Archive for Riot

ABI Plea For Longer Riot Claims Period Approved By UK Government

The Association of British Insurance companies, the ABI, has issued a statement clarifying the position of Insurance and Claims for Riot Damage.

The ABI warn…..

On current estimates insured losses and damage suffered by individuals and UK businesses are likely to be well over £100 million.

The ABI has reassured customers that they are covered for riot damage under their home and business insurance and claims will be paid by their insurer as quickly as possible. People with insurance should claim directly from their insurer as soon as they can.

Riot Damages Act 1886

When a riot happens a statutory police compensation scheme is activated to provide compensation to organisations and individuals for losses that they could not possibly have predicted. This compensation scheme has existed on the statute books since 1886 with its operation having stood the test of time for the last 125 years.
The scheme means that people who are under insured or do not have insurance have somewhere to go for compensation and redress.

Other organisations, including insurers, can claim under the scheme for money they have paid out to their customers for loss and damage they have suffered as a result of the rioting, although insurers will themselves be liable to pay for business interruption losses, which are not covered by the scheme.
The scheme means that people do not have to pay higher premiums every year to insure their home or business because of a riot which may only happen once every thirty years.

For example, shopkeepers in Tottenham have still been able to get insurance, despite events in 1985, and have not had to pay extra because the police compensation scheme gives individuals and organisations, and their insurers, certainty that costs of the unexpected will be covered.
Contrary to some reports, neither the Home Secretary nor the police need to designate the events as a “riot” in order for the police compensation scheme to be activated. The law sets out a range of criteria for this, for example the number of people causing a disturbance.

Extension of Claims Period

The ABI met with the Home Secretary on Tuesday and have written to ask her to extend the claims period to the police compensation schemes from the usual 14 days to the maximum 42 days to give people the time they need to fully assess the loss and damage they have suffered and properly submit their claim.
Insurers’ priority is to support people affected by the riots in London and other major cities, and people are urged to contact their insurer as quickly as possible to start discussing their claim. Many firms have 24 hour helplines and are on hand with support and advice.

David Cameron has just finished speaking for 165 minutes on the riots in the House of Commons, and has confirmed that the ABI’s request will be met and the period extended to 42 days.

Mr Cameron also stated that the Riot Damages Act provided ‘unlimited’ funds for those affected by riots and both the Treasury and the Home Office would provide the financial support for claims against local police authorities.

Riots and Business Insurance Claims For Property Damage

The impact of riots on the community can have long-lasting and unforeseen effects.

Riots may not last very long, but the time to put a community back to where it was takes a lot longer.

For a business or property owner the work ahead can be daunting.

The actual damage to each premise needs to be accessed and repaired.

This can take time and may depend on whether adequate insurance was taken out to cover the damage.
If adequate insurance is in place insurance companies need to access the damage.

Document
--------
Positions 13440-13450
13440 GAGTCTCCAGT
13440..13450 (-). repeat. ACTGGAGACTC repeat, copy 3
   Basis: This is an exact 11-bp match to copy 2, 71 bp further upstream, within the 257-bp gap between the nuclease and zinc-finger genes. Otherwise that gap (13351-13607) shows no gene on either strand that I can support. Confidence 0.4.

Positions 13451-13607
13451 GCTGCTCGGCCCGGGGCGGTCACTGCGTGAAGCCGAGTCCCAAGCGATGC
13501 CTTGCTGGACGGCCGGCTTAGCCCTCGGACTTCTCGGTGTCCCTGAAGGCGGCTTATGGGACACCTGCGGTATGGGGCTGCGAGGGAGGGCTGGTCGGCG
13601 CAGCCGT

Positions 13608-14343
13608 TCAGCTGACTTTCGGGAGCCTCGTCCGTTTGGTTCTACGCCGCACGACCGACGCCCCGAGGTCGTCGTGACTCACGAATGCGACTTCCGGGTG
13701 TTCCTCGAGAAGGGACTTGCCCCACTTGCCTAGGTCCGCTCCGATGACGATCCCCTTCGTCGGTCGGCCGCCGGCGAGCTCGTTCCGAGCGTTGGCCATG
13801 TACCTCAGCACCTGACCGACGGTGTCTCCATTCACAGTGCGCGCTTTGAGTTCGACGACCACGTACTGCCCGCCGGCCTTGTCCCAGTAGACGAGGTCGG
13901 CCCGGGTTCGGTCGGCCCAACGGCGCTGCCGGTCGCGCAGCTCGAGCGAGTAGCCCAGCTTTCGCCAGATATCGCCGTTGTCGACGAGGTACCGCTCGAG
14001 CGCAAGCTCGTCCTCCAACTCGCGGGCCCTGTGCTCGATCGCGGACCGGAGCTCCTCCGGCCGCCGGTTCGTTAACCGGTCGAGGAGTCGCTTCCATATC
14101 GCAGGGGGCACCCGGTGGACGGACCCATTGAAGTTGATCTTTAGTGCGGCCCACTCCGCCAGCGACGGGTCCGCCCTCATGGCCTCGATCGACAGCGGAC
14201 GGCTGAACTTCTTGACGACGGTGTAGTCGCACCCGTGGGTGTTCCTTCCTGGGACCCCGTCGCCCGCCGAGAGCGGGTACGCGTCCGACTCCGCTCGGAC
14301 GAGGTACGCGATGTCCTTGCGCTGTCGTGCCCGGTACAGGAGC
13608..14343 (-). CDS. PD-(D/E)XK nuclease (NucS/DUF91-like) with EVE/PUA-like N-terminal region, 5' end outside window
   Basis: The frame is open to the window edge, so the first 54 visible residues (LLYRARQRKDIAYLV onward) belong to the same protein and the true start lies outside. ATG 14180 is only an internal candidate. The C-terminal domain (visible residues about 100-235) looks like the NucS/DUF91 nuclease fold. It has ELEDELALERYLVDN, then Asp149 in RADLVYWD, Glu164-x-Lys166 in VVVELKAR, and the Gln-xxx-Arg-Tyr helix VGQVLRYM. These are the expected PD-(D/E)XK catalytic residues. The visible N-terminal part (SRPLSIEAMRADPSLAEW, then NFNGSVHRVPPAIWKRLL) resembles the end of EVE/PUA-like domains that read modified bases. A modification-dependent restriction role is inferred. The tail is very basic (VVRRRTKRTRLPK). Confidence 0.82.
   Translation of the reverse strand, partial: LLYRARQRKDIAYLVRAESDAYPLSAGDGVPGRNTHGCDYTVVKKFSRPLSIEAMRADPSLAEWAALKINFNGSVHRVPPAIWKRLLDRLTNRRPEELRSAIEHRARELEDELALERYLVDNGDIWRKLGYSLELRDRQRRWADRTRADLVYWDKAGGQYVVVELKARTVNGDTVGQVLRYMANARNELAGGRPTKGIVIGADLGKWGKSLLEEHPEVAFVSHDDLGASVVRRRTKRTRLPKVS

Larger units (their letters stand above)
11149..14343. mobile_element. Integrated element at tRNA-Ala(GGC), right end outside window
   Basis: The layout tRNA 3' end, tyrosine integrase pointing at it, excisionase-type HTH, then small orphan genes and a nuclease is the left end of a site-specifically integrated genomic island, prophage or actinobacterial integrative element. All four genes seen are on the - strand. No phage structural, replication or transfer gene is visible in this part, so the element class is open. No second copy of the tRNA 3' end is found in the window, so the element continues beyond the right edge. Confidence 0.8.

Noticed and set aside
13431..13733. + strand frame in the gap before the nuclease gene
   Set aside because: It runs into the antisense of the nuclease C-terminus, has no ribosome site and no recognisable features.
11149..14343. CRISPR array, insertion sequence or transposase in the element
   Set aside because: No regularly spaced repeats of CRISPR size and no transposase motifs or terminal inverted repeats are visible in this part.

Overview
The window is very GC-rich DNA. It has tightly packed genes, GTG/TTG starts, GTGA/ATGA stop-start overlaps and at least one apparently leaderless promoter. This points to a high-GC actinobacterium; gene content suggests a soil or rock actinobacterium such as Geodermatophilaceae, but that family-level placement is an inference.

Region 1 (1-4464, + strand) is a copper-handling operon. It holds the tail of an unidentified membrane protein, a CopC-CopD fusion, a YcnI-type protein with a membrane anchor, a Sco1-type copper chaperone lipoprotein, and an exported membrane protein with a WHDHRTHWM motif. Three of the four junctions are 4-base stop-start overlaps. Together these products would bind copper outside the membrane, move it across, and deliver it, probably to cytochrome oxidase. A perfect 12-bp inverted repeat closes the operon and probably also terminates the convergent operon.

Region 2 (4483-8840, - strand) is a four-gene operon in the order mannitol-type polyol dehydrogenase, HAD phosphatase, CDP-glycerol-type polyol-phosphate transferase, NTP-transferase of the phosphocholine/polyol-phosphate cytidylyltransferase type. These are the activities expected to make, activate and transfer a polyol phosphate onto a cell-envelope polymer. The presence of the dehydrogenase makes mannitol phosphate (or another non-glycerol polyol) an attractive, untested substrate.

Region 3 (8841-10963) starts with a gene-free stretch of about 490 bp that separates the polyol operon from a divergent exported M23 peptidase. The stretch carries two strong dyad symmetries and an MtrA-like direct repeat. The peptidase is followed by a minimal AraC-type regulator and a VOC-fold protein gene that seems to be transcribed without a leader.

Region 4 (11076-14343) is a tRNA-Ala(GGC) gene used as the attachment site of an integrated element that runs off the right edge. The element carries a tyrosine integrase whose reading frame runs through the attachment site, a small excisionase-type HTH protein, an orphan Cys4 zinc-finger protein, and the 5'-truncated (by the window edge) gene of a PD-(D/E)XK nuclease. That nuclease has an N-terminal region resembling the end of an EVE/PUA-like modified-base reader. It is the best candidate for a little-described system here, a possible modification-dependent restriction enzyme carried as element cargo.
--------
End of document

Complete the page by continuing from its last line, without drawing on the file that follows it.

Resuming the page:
Putting Things Right

There maybe damage to the property, injury to staff, residents, tenants and owners.
Tenants maybe homeless. New temporary accommodation needs to be found.

Loss Adjusters need to be appointed to look and access the damage and give authority for repair work to commence. Quotations from repairers have to be given and of how long and when work can commence once agreed.
Immediate remedial damage may need to be repaired eg windows boarded up, broken glass cleared, any unstable structures removed .

Removal of goods not stolen need to be placed in a secure area to avoid further loss. Further accommodation and storage space may need to be found.

Vehicles may need to be hired if transport or commercial vehicles have been damaged. This can also delay work be carried out if contractors have damaged vehicles as well.

Evaluating Business Continuity and Business Interruption

Shop keepers and property owners have to decide if they can continue to trade and should ask themselves the following question:

Is the structure safe?

Do they have still have goods to sell?

Is there chance of further rioting?

If thieves have raided the shop will new stock have to be ordered?

How long will the stock take to deliver?

Are supplies of gas, water and electricity working ?

Have staff been injured or mugged?

Can staff get to and from work?

Are staff involved in the riots in any way?

Have they been arrested or injured?

Will they need time out because their homes have been damaged?

Are there any customers or are they too scared to enter the area or have police closed the area?


If you have been affected by the riots it is imperative that you contact your insurance company immediately to pursue a claim. If you do not have insurance but have been affected and have suffered loss, visit your local police station and report the incident and inform them you wish to make as claim under the Riot Damages Act of 1886.

For more information on the various types of business insurance and commercial property insurance available for riot and civil commotion cover, visit UK Commercial Insurance.

Police Negligence Fails to Mitigate Riot Insurance Losses

Watching live coverage of the riots as they happened across the UK it was quite clear that the Police were totally unprepared to deal with incidents of this type, and more worryingly their laissez-faire approach has cost this Economy tens of millions of pounds in damage that could have been avoided.